AMY GOODMAN: I’m looking at a piece in The New York Times by James McKinley, "Mexican Pride and Death in U.S. Service." It says at least 22 Mexican citizens have died fighting for the United States in two years of war. As of January, 41,000 permanent resident aliens, as the Times puts it, were in the United States armed forces, more than 3,600 of them from Mexico. Mexicans, the largest group among the 63 immigrants who have been killed in action in Iraq, says the Pentagon. For many, armed service is seen as a fast track to citizenship. During wartime, foreigners with residency permits need only to serve honorably for their citizenship to be all but guaranteed, say immigration officials. Of course, they must survive, as well. Fernando Suarez del Solar, who we’ve had on the show, a U.S. citizen who began a family in Mexico with a Tijuana woman, said a Marine Corps recruiter started working on his son Jesus when the boy was 14, still living in Tijuana. He said the recruitment system really goes after the Hispanic community. A lot of Hispanics are born in Mexico but live in the U.S., don’t have citizenship and they see a good option in the army to get papers, to get citizenship more quickly. And one thing the recruiters often say is that military service will make it easier for them to become accepted in society. Fernando Suarez del Solar is one of the first fathers here in this country to have lost his son in the invasion of Iraq: Jesus Suarez del Solar. Your family comes from Nicaragua.
SGT. CAMILO MEJIA: Well, my father is from Nicaragua. My mother and my mother’s side of the family come from Costa Rica, and so I have actually dual citizenship from Costa Rica and Nicaragua.
AMY GOODMAN: And you come from a family of rebels, I think you could say. Could you tell us about your father?
SGT. CAMILO MEJIA: Well, my father at one point was considered the official singer of the Sandinista Revolution. He wrote the hymn for the Sandinista Party. He was very much involved in the revolution in his own way. You know, I don’t think he ever fired a rifle in his whole life, but he sang many songs that, you know, got people going. And after the trial for the revolution, he served as a diplomat overseas and he also served as I guess some sort of a congressman, but you know, he would always fall asleep in the meetings and everything. He is mostly a musician and — well, I grew up in that revolution. You know, I grew up for about ten, 11 years lived there as a kid. But it was so strong, that heritage and I guess the pressure to be like your parents and to be like your father, who is such a public figure, and who has contributed so much to the Sandinista revolution that I guess I just turned my back on it, because I wanted to find my own way, and I guess joining the military was the culmination of that. People were very shocked when I did that. I guess the state of rebellion was there somewhere, but you know, the right conditions were not given until I went to Iraq for me to actually hear that voice and say no. But it’s always been a part of me. It’s just been dormant for a long time. But now — you know, I just cannot ignore it anymore. I cannot pretend that the world is perfect and that there’s nothing worth fighting for out there, other than myself. So — I guess that — that family background has finally kicked in and, you know, given me a new conscience.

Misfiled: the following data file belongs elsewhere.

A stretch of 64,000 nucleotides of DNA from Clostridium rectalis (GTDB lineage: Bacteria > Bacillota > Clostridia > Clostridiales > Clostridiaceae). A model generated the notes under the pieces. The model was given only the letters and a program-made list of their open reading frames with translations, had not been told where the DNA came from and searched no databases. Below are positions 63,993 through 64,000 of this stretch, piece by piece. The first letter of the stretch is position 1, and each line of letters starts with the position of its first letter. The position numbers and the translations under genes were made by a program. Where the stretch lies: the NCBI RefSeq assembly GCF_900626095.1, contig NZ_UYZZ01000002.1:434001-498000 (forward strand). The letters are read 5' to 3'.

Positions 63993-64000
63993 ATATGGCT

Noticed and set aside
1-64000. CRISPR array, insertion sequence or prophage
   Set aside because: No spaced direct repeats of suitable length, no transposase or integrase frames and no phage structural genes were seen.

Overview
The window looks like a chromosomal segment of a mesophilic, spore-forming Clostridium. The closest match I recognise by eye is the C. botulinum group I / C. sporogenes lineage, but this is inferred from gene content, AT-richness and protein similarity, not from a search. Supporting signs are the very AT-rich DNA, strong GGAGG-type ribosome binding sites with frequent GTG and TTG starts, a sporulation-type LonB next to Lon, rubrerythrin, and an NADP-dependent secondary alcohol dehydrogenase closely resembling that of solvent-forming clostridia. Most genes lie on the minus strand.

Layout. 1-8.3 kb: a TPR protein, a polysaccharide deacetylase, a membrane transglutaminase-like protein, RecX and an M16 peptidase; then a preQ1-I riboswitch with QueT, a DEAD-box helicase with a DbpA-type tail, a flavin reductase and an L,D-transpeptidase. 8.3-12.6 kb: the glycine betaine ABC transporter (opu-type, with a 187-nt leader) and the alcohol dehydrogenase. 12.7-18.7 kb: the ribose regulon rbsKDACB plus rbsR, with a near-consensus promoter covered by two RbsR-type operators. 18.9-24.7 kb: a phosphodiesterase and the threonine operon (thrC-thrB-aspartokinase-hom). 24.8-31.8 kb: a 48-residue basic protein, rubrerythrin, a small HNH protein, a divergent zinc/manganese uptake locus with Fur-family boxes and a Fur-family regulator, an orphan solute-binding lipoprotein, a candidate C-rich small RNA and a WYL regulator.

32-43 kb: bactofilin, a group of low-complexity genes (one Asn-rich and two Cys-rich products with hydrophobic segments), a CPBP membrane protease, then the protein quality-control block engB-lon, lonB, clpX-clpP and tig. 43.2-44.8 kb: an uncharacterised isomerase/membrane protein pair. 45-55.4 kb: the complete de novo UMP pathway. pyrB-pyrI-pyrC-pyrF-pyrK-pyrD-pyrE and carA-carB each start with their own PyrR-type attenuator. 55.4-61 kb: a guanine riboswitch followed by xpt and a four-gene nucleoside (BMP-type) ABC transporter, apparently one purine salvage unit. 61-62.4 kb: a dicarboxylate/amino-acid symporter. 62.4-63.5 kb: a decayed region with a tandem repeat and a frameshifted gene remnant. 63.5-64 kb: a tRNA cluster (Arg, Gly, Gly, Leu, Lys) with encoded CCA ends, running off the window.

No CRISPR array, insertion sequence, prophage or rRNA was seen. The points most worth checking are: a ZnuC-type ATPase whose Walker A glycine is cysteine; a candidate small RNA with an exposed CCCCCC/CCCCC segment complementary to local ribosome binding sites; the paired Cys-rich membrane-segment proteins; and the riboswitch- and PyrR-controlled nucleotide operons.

AMY GOODMAN: Do you plan on applying for U.S. citizenship?
SGT. CAMILO MEJIA: It’s hard right now to tell because we’re appealing the conviction. There’s no conviction actually, right now; the judge hasn’t ruled on it. But once there’s a conviction, we will appeal the conviction. As it stands right now, I don’t think I can get citizenship, because the conviction goes against good moral character. I don’t think a judge would grant me citizenship now. It’s too early to tell, but if given the opportunity, yes, I will. I will apply.
AMY GOODMAN: And if given the opportunity again, would you resist war again?
SGT. CAMILO MEJIA: Well, I don’t think I would ever put myself in the position where I would have it make that choice, but if it happened, of course, I would resist war.
AMY GOODMAN: Camilo Mejia, I want to thank you very much for being with us today. I look forward to hearing your speech tonight at Ethical Culture Society as we kick off our Un-Embed the Media Tour. Again, that event in New York as we celebrate community radio station, Pacifica radio station, WBAI, tonight at 7:00 at Ethical Culture Society at 2 West 64th Street, Central Park West and 64th, with Phil Donahue and Juan Gonzalez, Bernard White of WBAI and Jeremy Scahill of Democracy Now! and my brother David Goodman and I, as we kick off the paperback edition of The Exception to the Rulers.